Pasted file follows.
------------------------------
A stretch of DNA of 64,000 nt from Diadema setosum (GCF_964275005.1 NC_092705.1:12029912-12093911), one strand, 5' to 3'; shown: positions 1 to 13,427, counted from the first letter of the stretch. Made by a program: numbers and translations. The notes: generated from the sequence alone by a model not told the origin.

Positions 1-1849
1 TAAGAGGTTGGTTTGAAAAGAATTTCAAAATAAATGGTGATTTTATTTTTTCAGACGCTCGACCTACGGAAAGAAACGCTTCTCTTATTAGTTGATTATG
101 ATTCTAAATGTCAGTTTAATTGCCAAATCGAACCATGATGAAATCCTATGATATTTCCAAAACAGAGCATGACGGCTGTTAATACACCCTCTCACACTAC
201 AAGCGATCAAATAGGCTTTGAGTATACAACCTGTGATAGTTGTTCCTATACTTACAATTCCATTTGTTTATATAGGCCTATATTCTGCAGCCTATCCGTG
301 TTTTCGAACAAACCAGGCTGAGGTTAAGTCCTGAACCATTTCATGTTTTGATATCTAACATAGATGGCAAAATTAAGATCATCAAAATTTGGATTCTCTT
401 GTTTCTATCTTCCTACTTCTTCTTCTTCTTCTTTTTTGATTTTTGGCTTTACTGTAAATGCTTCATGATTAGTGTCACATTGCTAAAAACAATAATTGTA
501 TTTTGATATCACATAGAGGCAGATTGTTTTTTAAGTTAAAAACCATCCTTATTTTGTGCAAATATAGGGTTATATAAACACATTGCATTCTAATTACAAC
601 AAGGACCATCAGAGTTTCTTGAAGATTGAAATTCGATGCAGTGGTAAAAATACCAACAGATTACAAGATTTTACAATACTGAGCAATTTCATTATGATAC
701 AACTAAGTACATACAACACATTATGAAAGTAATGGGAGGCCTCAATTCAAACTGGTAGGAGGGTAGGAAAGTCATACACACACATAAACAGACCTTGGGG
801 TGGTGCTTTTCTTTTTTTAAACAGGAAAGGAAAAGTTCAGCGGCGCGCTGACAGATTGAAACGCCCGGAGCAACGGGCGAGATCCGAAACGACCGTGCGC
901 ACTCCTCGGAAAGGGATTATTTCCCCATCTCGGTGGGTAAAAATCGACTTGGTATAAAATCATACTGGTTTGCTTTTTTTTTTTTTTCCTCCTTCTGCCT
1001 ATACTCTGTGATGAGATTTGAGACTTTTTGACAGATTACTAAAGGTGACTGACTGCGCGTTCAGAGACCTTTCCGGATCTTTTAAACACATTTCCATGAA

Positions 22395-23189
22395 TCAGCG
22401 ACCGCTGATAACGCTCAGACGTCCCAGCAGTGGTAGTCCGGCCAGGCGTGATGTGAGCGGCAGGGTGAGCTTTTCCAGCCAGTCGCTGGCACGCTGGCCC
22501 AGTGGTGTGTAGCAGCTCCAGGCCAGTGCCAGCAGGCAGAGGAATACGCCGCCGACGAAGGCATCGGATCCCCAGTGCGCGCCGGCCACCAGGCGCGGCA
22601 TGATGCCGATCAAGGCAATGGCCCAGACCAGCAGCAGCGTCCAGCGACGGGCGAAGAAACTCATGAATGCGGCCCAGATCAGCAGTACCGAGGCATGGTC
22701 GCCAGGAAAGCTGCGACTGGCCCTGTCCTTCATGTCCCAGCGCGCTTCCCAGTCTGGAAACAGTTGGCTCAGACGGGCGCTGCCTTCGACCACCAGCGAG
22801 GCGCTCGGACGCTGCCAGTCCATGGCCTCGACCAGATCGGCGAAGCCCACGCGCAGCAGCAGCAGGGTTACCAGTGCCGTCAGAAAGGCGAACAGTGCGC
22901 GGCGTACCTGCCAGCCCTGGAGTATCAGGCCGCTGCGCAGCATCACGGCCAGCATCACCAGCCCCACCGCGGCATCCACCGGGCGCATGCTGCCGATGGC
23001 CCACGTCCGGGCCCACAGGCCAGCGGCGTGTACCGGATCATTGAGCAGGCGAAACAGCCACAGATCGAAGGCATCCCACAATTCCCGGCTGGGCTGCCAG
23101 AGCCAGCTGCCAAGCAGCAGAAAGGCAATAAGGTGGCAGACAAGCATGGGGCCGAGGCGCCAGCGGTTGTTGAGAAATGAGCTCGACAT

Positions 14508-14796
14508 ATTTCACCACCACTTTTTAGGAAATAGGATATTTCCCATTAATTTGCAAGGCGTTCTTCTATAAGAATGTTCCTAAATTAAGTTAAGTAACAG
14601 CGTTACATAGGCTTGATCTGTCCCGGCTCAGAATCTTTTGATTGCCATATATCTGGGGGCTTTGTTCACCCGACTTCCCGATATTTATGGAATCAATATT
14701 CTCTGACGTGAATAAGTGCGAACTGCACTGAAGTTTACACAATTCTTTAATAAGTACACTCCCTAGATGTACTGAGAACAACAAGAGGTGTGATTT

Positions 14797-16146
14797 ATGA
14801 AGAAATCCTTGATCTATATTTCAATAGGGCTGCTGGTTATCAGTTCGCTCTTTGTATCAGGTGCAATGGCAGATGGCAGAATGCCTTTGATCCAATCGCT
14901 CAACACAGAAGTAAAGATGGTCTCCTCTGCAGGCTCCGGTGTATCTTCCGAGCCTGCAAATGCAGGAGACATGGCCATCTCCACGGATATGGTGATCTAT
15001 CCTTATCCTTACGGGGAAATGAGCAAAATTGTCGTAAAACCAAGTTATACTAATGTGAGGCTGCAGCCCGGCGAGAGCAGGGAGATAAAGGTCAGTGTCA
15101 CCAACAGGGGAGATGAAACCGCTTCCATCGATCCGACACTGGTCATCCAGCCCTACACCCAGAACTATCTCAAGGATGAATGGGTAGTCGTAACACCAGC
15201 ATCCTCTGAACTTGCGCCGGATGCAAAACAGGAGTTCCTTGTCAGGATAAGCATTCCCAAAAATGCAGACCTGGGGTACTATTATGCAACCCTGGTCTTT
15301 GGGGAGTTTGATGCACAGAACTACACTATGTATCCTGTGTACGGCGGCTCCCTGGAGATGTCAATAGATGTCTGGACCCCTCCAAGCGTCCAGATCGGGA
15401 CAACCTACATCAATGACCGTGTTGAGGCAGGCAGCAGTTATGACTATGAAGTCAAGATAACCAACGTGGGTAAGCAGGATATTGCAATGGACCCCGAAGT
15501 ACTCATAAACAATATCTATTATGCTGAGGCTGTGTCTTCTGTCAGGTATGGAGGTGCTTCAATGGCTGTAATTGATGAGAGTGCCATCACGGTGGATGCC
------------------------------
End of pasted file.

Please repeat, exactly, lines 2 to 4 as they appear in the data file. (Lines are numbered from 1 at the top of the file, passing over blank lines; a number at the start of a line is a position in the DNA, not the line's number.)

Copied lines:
Positions 1-1849
1 TAAGAGGTTGGTTTGAAAAGAATTTCAAAATAAATGGTGATTTTATTTTTTCAGACGCTCGACCTACGGAAAGAAACGCTTCTCTTATTAGTTGATTATG
101 ATTCTAAATGTCAGTTTAATTGCCAAATCGAACCATGATGAAATCCTATGATATTTCCAAAACAGAGCATGACGGCTGTTAATACACCCTCTCACACTAC